Marine resource abundance drove pre-agricultural population increase in Stone Age Scandinavia

J.P. Lewis, D.B. Ryves, P. Rasmussen, J. Olsen, L.G. van der Sluis, P.J. Reimer, K.-L. Knudsen, S. McGowan, N.J. Anderson, S. Juggins

Research output: Contribution to journal/periodicalArticleScientificpeer-review

24 Citations (Scopus)


How climate and ecology affect key cultural transformations remains debated in the context of long-term socio-cultural development because of spatially and temporally disjunct climate and archaeological records. The introduction of agriculture triggered a major population increase across Europe. However, in Southern Scandinavia it was preceded by ~500 years of sustained population growth. Here we show that this growth was driven by long-term enhanced marine production conditioned by the Holocene Thermal Maximum, a time of elevated temperature, sea level and salinity across coastal waters. We identify two periods of increased marine production across trophic levels (P1 7600–7100 and P2 6400–5900 cal. yr BP) that coincide with markedly increased mollusc collection and accumulation of shell middens, indicating greater marine resource availability. Between ~7600–5900 BP, intense exploitation of a warmer, more productive marine environment by Mesolithic hunter-gatherers drove cultural development, including maritime technological innovation, and from ca. 6400–5900 BP, underpinned a ~four-fold human population growth.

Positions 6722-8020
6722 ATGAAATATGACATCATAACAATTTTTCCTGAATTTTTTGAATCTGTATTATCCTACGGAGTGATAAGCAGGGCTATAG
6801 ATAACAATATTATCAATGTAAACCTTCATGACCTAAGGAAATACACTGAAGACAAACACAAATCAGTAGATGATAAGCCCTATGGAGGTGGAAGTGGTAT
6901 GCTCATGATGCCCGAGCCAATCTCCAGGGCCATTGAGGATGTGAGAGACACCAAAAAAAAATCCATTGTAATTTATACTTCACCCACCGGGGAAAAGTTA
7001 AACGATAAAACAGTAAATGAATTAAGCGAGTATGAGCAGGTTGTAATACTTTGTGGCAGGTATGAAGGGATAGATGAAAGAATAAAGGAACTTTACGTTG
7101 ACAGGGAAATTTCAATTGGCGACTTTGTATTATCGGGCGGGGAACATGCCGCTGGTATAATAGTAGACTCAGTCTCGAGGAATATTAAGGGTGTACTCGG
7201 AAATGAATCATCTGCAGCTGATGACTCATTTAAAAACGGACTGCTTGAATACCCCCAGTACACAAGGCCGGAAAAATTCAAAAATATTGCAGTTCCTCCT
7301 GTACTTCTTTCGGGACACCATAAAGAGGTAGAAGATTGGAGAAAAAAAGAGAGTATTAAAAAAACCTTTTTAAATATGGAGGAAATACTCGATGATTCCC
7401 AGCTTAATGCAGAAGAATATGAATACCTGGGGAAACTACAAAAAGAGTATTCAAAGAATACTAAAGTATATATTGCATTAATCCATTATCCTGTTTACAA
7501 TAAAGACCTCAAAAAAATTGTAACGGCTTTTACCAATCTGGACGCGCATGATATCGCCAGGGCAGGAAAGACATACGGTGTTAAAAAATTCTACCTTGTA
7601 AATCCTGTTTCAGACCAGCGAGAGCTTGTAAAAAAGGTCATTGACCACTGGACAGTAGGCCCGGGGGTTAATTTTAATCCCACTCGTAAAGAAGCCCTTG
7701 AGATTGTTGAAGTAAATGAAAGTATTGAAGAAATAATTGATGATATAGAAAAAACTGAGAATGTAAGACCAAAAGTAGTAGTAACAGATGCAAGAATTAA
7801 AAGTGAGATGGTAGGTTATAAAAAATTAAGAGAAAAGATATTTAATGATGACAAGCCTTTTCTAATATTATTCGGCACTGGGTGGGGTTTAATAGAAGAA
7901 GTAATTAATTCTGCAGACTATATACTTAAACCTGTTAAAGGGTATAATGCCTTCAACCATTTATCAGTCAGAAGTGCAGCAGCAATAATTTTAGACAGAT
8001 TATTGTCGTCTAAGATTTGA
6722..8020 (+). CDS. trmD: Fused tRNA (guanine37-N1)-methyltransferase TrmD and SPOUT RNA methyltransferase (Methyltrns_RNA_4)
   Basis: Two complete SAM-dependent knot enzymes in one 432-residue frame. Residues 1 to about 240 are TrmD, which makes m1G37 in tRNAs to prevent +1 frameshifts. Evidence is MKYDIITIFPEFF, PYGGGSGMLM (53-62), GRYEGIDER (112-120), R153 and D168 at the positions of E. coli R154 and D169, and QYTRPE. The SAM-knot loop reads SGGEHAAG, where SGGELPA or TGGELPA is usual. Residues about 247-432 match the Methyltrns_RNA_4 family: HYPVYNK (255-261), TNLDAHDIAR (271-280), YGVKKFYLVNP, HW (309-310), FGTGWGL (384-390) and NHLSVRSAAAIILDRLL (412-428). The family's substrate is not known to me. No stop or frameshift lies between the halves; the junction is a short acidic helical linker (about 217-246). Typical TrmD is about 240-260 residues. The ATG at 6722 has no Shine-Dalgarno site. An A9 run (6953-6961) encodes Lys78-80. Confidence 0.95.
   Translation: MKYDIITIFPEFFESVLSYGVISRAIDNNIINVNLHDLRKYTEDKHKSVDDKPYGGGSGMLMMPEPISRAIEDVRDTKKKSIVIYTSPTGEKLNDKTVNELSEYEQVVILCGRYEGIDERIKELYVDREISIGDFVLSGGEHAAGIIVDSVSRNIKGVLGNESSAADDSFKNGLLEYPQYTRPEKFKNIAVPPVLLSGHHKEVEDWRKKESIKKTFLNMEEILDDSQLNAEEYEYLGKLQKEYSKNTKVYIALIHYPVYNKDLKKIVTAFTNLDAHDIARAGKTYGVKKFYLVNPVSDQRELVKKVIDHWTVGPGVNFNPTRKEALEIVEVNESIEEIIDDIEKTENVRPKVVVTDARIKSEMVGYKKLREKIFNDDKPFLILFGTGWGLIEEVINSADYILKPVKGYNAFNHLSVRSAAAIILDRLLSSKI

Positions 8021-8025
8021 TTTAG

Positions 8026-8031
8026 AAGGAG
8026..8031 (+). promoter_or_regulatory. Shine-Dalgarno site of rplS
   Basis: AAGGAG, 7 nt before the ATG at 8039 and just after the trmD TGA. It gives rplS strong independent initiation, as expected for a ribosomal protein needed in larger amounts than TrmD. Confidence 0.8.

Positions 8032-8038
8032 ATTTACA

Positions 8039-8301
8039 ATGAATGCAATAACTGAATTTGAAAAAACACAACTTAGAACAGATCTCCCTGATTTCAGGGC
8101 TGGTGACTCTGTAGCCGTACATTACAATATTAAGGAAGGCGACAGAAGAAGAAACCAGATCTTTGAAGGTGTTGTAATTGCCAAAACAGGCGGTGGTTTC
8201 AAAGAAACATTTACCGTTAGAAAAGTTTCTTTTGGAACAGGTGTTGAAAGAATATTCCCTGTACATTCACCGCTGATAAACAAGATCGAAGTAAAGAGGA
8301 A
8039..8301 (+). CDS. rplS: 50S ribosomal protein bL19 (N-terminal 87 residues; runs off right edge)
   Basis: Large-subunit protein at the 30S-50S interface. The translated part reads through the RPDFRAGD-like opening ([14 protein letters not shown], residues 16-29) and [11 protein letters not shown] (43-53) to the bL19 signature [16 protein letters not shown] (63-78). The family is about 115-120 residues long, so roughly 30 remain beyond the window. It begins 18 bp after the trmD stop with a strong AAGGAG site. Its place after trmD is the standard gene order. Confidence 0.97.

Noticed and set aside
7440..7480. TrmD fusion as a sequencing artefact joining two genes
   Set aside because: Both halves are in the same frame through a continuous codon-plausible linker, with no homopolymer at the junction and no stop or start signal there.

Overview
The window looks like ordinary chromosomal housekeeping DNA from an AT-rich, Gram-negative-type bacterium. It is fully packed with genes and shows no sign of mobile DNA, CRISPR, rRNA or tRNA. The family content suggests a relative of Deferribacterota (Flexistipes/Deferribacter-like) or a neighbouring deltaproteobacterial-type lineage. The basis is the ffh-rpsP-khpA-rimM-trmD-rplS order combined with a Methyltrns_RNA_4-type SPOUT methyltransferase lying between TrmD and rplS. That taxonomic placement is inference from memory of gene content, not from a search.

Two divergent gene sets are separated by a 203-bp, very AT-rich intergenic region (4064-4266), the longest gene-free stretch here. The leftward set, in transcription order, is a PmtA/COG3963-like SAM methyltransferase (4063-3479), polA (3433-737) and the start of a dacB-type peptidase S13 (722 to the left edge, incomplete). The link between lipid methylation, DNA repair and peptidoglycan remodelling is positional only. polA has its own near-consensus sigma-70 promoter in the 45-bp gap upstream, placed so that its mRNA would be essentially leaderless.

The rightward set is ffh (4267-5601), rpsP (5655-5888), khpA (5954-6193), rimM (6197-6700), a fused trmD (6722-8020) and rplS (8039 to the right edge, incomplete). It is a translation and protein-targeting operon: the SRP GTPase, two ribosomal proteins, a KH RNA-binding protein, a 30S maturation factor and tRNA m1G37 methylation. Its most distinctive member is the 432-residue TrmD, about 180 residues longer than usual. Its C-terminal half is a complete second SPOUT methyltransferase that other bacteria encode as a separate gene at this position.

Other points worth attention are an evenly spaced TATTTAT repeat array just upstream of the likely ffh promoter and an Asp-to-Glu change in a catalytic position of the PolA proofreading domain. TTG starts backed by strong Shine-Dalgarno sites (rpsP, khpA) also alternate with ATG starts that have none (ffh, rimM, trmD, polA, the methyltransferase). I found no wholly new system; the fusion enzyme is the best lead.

Original languageEnglish
Article number2006
JournalNature Communications
Issue number1
Publication statusPublished - 2020
Externally publishedYes


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